Thu | Aug 17, 2017

If Plants Could Talk

Published:Sunday | June 7, 2015 | 6:00 AMJody-Anne Lawrence
This beautiful lily creation was done by the wife of the new Japanese ambassador, Keiko Nakano, from the Ryuseiha School.
This variegated chrysanthemum arrangement was absolutely breathtaking.
Many are used to seeing this plant in red, but this purple anthurium caught the eyes of all who entered the PCJ Auditorium.
The Sogetsu School hit the mark with this beautiful arrangement that included orchids and this exotic rhipsalis cactus.
The Ikenobo school is not in Jamaica, but had this beautiful arrangement with torch ginger.
A beautiful Ikebana arrangement from the Sogetsu School – The branches of the weeping willow have never looked more alive.
This display from the O’Hara school would be the topic of discussion with every guest that enters your home.
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The motto 'Friendship through Flowers' was perfectly exemplified in the annual Ikebana exhibition of the St Andrew chapter of Ikebana International at the Petroleum Corporation of Jamaica last weekend.

Ikebana is the Japanese art of flower arrangement, and each school has its own unique way of arranging plants that can be found in your backyard. Each arrangement tells a story and the plants are placed in a way that they complement each other.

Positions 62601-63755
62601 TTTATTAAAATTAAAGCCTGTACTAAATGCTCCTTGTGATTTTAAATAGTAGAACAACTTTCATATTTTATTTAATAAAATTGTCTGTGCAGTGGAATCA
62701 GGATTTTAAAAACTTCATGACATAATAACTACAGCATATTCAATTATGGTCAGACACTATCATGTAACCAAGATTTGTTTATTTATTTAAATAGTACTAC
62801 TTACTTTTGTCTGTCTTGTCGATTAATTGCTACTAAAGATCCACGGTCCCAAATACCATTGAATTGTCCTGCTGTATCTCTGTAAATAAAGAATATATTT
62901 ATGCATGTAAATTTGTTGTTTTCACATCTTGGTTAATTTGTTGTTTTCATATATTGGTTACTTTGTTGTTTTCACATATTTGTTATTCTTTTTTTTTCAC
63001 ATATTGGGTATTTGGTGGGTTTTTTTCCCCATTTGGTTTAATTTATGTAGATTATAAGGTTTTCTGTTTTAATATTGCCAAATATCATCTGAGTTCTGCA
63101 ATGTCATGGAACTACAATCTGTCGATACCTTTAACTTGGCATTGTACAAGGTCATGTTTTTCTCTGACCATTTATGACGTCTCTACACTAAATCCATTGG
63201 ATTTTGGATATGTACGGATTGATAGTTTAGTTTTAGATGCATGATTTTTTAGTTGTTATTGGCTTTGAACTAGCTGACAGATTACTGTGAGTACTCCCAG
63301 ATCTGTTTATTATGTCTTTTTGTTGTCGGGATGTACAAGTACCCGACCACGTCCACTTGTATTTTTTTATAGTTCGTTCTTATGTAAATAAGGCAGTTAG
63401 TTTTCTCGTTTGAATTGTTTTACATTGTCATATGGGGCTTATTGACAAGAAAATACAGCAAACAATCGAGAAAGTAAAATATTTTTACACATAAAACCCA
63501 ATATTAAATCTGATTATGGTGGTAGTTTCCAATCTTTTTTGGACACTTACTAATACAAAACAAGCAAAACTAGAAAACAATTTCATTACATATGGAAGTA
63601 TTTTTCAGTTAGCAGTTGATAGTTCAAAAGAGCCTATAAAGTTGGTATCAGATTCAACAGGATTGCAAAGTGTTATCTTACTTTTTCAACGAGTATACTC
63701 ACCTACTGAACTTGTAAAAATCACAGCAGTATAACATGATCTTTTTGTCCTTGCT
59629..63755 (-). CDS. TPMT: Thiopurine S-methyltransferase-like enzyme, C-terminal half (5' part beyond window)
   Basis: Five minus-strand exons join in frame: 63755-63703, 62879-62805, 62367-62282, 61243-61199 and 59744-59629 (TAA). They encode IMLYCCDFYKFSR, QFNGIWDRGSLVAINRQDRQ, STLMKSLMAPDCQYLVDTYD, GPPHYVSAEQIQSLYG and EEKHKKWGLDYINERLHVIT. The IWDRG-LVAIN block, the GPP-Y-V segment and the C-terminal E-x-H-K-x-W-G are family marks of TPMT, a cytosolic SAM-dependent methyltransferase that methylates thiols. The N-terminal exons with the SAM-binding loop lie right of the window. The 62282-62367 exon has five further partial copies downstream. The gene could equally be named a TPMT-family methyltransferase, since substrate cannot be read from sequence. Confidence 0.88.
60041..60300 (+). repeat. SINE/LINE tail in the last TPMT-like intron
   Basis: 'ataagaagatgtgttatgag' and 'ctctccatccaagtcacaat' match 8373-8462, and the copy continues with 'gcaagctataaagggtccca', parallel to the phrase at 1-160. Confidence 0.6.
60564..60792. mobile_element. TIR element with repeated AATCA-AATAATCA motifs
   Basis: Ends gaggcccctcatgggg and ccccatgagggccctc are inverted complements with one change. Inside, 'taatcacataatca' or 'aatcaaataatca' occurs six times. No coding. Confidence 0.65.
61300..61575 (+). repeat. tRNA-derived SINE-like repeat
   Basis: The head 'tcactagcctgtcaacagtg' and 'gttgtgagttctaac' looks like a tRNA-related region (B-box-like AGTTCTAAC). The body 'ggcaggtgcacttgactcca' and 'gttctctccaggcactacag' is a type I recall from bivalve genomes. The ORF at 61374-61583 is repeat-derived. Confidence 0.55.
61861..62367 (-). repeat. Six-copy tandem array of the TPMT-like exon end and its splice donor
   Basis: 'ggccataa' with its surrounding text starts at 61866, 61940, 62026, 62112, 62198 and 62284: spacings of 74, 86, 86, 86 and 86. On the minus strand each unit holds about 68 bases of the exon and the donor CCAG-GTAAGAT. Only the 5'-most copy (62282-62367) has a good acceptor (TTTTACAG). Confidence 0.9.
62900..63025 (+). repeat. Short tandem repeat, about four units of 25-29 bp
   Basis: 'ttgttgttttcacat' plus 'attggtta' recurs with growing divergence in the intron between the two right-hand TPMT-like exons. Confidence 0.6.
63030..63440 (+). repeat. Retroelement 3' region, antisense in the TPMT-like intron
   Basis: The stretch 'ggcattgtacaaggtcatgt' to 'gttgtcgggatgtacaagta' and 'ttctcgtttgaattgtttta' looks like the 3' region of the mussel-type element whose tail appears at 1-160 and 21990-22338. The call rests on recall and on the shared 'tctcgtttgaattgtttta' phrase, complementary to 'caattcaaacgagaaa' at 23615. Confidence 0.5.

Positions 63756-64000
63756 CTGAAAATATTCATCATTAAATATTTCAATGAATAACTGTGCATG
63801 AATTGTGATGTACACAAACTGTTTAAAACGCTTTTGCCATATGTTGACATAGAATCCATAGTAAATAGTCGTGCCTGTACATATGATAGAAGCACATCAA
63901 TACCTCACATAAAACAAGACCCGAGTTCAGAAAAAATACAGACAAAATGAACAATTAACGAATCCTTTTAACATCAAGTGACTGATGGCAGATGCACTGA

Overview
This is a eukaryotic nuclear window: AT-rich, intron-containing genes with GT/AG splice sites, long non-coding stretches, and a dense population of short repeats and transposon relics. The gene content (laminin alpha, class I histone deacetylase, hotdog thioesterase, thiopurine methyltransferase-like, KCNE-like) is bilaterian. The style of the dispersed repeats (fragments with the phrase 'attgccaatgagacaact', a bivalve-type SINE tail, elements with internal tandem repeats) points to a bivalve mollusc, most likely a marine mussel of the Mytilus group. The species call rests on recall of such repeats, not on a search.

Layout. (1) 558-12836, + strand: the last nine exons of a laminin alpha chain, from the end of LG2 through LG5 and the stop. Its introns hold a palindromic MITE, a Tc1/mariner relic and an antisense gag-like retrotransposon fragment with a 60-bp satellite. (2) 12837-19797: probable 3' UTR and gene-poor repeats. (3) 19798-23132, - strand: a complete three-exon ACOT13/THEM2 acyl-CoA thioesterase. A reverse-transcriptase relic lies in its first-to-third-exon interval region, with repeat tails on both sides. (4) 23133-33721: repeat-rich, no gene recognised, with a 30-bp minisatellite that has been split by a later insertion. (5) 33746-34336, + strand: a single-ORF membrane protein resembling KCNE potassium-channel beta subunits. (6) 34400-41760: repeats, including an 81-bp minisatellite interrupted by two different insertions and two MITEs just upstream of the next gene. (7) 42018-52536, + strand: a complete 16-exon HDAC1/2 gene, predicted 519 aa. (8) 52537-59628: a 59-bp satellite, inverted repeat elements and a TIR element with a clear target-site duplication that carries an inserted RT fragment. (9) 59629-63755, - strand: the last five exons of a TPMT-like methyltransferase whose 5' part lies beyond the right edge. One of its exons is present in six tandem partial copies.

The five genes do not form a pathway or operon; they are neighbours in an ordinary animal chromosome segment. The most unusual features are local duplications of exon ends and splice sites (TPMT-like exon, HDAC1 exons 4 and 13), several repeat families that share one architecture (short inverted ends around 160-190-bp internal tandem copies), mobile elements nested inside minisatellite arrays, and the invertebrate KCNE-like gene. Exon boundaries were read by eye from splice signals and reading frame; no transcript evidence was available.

There were five Ikebana schools on display, three of which were local - the Ichiyo, Ohara and Sogetsu. No two pieces looked alike. Each was beautiful and unique in its own way. Upon entering the auditorium, you were overwhelmed with beauty. Plants of different varieties, shapes and sizes, so beautiful you had to touch them to ensure they were real. This, coupled with the creativity of each student, had guests in awe.

Audrey Anderson, a member of the Ichiyo school, told Outlook how therapeutic the whole process is. She was inspired by seeing an Ikebana by Joy Jones a few years ago, and knew that she had to try it. Two of her works were showcased. She admitted that her skills were not honed overnight, but the school equipped her with skills to practise and she believes anyone can do it.

Beverly Chen, from the Ohara school and Ikebana International treasurer, expressed the same sentiment, adding that there are days when she starts to create a piece and cannot stop.

"Time just passes by and I don't even know it. Once you start, sometimes there is no stopping, even when you think you are tired," Chen said.

As guests went around the room admiring the pieces, they enjoyed wine from the wide variety provided by The Wine Shop. Some of the guests looked on proudly as their work was admired, helping guests with the name of some of the exotic fauna.